In order to train Sorts' model using the machine learning algorithms, we need to define the features that the labeled files have. A Feature is any measurable characteristic of the object that is being analyzed. In the case of Sorts, the features used to train the model are the git characteristics of each file which can be obtained from the git log of the repository that the file resides in and also the extension of the file codified in binary to have a numeric value comprehensible for the algorithm. The following are the features extracted from the git characteristics of each file:

  • Number of commits (CM): The number of commits that have included this file ever since it was created
  • Number of unique authors (AU): The number of unique authors that have modified the file since it was created
  • File age (FA): The number of days since the creation of the file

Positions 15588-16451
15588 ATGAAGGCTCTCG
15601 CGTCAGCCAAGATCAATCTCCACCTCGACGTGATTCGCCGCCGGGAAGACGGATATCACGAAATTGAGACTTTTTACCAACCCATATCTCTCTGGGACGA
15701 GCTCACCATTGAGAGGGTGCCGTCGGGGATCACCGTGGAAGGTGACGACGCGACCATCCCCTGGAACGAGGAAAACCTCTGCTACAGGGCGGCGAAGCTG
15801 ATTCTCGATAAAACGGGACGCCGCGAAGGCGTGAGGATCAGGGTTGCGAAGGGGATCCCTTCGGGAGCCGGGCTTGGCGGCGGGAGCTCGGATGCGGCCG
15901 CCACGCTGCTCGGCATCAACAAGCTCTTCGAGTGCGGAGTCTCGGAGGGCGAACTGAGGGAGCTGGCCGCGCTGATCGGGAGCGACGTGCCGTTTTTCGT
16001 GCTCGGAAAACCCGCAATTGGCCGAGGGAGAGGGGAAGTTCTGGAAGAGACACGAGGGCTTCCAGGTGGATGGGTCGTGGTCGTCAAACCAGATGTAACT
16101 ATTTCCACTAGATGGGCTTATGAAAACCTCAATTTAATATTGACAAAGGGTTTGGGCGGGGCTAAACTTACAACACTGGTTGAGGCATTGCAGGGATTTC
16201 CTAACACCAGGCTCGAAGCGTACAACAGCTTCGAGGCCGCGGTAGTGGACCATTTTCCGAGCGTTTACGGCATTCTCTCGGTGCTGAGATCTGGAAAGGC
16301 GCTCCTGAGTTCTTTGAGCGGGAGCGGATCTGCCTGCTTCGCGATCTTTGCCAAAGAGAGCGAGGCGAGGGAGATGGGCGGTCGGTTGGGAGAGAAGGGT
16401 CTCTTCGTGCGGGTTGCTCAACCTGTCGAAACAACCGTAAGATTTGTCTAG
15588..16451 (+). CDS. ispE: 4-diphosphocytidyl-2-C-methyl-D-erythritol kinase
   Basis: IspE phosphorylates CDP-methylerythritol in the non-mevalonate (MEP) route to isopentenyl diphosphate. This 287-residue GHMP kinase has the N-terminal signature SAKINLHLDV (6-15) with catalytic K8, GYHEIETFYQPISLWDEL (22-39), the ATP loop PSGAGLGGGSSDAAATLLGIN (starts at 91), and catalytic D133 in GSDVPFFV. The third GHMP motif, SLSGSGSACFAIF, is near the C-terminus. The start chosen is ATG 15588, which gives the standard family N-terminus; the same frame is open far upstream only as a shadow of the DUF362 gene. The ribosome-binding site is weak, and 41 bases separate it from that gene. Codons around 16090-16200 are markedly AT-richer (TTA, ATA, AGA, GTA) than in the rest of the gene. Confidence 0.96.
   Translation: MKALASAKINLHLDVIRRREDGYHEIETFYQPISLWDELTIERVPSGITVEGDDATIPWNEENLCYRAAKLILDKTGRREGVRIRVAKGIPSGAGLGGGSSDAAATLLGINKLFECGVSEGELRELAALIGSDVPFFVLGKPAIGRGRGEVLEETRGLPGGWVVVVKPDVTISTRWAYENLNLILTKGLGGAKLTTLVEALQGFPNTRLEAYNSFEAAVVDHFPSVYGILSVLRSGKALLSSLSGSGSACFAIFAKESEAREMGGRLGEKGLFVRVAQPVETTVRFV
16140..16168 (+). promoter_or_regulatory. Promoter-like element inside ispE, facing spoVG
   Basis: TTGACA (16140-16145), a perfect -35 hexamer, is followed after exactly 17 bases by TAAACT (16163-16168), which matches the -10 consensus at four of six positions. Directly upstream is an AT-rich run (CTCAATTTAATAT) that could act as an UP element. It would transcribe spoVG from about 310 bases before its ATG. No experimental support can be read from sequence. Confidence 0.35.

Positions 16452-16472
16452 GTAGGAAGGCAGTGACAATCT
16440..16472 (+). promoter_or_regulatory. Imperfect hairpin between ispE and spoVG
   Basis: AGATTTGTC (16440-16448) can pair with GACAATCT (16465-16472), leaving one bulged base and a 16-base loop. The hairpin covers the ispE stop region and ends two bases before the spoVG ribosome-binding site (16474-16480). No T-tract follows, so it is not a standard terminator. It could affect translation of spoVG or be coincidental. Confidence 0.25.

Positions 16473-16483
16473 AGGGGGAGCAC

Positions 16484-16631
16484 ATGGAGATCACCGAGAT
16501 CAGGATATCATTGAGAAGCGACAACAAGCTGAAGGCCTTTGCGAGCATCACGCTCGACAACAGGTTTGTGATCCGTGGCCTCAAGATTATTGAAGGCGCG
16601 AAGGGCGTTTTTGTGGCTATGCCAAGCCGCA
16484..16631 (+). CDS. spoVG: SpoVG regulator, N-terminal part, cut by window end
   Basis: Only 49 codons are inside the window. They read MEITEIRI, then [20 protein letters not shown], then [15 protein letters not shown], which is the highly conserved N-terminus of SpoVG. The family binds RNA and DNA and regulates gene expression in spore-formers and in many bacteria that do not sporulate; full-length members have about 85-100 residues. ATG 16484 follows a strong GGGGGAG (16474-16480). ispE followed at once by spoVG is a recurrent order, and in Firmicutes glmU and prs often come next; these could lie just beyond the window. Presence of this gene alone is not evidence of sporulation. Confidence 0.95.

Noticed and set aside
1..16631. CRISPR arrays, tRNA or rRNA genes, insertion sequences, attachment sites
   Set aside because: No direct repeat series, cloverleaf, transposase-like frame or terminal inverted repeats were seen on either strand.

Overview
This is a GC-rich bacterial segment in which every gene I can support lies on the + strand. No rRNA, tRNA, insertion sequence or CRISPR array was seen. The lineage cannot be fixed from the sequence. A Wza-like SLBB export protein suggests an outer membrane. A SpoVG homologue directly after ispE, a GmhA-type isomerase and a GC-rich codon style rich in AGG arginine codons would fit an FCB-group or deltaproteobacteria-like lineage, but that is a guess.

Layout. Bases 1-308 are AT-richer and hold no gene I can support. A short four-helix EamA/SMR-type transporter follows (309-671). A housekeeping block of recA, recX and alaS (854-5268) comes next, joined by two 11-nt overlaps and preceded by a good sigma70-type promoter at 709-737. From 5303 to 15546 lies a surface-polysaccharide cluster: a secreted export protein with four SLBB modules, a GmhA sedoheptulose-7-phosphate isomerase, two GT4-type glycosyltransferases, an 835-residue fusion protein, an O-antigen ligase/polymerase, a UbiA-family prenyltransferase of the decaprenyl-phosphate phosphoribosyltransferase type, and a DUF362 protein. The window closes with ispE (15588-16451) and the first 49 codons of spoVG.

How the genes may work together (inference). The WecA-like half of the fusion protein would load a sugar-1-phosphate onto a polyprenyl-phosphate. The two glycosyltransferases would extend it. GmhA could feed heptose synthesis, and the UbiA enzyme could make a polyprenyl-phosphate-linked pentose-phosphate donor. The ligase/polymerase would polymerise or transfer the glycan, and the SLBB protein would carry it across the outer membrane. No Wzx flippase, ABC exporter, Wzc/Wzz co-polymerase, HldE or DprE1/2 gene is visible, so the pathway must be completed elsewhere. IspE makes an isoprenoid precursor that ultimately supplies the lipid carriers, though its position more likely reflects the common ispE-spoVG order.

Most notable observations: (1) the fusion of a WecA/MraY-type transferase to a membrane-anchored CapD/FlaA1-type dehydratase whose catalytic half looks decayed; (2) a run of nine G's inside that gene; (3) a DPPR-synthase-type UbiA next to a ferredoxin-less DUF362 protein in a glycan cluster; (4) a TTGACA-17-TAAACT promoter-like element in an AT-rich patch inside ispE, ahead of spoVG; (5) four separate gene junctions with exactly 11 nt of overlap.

• Midnight commits (MC): The number of times that the file was modified between 0AM and 6AM
  • Risky commits (RC): The number of commits modifying the file that have had more than 200 deltas
  • Seldom contributors (SC): The number of authors that have modified the file but rarely contribute to the repository
  • Number of lines (LC): The total number of lines the file has
  • Busy file (BF): Whether the file has been modified by more than 9 authors since it was created
  • Commit frequency (CF): The number of commits divided by number of days since the file was created

These 9 git characteristics, the codified extension of the file and the information that states if the file is vulnerable or not, comprise the totality of the information used to train Sorts' model, as such, it is evident that Sorts does not use any Personally Identifiable Information (PII) of any of the users that utilize Fluid Attacks' platform.